Deemed as a celebration of the creative spirit as well as giving voice to the new generation of theatre makers in Singapore, The Twenty-Something Theatre Festival launches its debut this week. Held over two consecutive weekends at the Goodman Arts Centre, a total of eight plays will be staged. Along with the Festival InstaGala that has a flea market and concerts, this is one event that hopes to appeal to all the young and young at heart.
For the first weekend, three brand new plays are being featured back-to-back, and are all written by shortlisted Fresh! playwrights. Each play was selected after going through the panel of veteran theatre makers in Singapore, before going through the process of sourcing for crew members, cast and designers.
Popspoken caught all three over the past two days, and here’s what we think:
“There are friends, and then there are Friends.”
Written by Kenneth Chia and directed by Mitchell Fang, this play captures the boldness and intimacy of relationships and their layered complexities. Faced with the death of a close friend Keith, Han Lin struggles with grief and is at a loss. Keith’s ghost comes by for a visit and an unavoidable confrontation occurs through a trip down memory lane.
Long Weekend embraced the multi-layered nature of the text through stylistic as well as realistic staging of events. With their see-through costumes and a penis for a pet dog, the play challenges the audience and forces them to listen to what the characters have to say. Feeling uncomfortable? Then the show has succeeded in pushing the boundaries that we tend to put ourselves in.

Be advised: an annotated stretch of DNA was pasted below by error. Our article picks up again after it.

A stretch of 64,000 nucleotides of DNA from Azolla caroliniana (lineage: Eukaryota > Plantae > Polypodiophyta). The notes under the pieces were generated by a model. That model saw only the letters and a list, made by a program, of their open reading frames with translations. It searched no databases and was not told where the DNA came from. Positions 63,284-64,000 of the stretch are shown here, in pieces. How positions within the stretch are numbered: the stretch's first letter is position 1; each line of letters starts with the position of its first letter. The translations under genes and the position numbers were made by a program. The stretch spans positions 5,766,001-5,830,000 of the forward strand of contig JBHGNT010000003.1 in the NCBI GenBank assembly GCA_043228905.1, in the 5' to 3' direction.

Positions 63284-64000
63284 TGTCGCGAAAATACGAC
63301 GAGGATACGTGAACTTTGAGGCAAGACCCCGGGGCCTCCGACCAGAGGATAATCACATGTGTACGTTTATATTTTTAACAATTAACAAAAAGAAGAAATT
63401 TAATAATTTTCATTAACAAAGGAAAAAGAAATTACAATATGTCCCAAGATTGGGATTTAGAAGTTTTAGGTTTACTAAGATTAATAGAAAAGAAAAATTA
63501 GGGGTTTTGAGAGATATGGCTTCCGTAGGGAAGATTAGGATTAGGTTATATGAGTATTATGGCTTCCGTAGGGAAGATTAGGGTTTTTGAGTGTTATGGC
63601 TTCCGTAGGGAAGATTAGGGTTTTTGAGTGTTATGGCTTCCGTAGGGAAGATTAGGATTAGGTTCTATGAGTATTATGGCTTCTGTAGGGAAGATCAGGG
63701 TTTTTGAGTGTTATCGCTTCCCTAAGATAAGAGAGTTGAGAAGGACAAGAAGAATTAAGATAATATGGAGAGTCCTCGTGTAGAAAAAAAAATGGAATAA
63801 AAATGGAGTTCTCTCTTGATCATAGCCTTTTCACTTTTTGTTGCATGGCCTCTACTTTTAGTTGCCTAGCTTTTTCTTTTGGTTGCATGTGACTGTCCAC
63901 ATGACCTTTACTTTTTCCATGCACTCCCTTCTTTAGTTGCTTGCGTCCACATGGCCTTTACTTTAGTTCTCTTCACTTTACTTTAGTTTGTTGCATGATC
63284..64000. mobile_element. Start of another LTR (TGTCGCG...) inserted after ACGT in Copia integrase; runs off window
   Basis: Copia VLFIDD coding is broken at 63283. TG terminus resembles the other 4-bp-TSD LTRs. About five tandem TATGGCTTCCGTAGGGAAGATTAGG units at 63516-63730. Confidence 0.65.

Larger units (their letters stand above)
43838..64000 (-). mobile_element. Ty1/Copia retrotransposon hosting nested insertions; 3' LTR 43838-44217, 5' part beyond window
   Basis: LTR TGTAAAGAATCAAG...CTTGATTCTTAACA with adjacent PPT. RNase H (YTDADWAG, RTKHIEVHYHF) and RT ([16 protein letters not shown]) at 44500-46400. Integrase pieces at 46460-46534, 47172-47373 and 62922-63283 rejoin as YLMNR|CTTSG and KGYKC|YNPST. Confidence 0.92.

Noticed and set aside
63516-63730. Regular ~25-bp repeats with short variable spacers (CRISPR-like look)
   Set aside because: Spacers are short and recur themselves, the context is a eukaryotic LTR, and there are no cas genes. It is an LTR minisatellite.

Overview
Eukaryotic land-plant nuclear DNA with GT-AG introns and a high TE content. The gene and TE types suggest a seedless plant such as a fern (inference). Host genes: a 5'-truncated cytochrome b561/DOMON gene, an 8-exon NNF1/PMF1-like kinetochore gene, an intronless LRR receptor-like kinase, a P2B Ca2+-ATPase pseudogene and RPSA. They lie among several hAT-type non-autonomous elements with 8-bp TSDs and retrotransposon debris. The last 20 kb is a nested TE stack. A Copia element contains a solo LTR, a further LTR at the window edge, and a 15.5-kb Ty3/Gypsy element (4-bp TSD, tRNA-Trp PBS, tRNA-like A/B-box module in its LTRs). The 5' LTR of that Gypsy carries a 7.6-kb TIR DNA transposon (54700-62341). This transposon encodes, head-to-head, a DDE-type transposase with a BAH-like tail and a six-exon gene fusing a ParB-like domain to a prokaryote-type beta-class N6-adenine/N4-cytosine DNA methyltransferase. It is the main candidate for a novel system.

Even though it may sound like the typical campy stage plays we get in Singapore every now and then, we can assure you that this piece of work begs to differ. Appealing to the depths of the heart while distilling humour, Chia’s writing goes beyond mere appearances and dramatised expressions. Kudos to the cast for embodying the text well and doing the balancing act of playing things up, and letting them settle with the audience.
National Memory Project is an initiative put in place in the hopes of collecting cultural and intellectual memories for archival purposes. In the hopes of capturing the essence of a country and share them with the generations to come, every citizen should contribute. So what is to happen when an officer of the memory corps tries to retrieve a memory from a convicted murderer awaiting the death row?
Written by Johnny Jon Jon and co-directed together with Nadia Cheriyan, most aspects of the show are simple and straightforward. They bring story-telling back to the acting and the characters themselves instead of fancy props and big sets. This play makes it easy to empathise for the characters that you see, or hear; it was all about the heart.
Also, it is always lovely to sit through shows that use multiple languages, and in this case Malay, English and dialect, to capture what Singapore is like. Multimedia is also used to further illustrate the story, and that gives aid to spurring the audience members’ imagination forward. However, voices that are recorded and played may not be clear all the time. It was a pity that some of the things said are missed.
And we would also like to say that the thought put in to enable our Muslim friends to break fast during the show with a cue is a very sweet gesture. It got us thinking if other shows that happen to be staged during this time of the year can learn a thing or two?
To end the night, The Cave written by Annabel Tan is a monologue piece exploring the female body. From the perspective of a heterosexual female, audience members get a glimpse of her thoughts as she navigates life in different spaces and issues. This piece of work was inspired by actual comments from people that are too guarded to air their thoughts themselves.
Co-directed with Benjamin Chow, the play attempts at whimsical in a surrealistic space. The entire set as well as most of the props are made of alphabetical play mats. Indulging in the playful while dwelling on the serious matters of gender stereotyping that we are still burdened with today, it is a cheeky juxtaposition.
Even though the messages hidden within the text are lost occasionally, be it due to the space itself or too much movement on stage, it is still a work that leaves you with something to think about.
Don’t say you are not invited to join in on the festivities!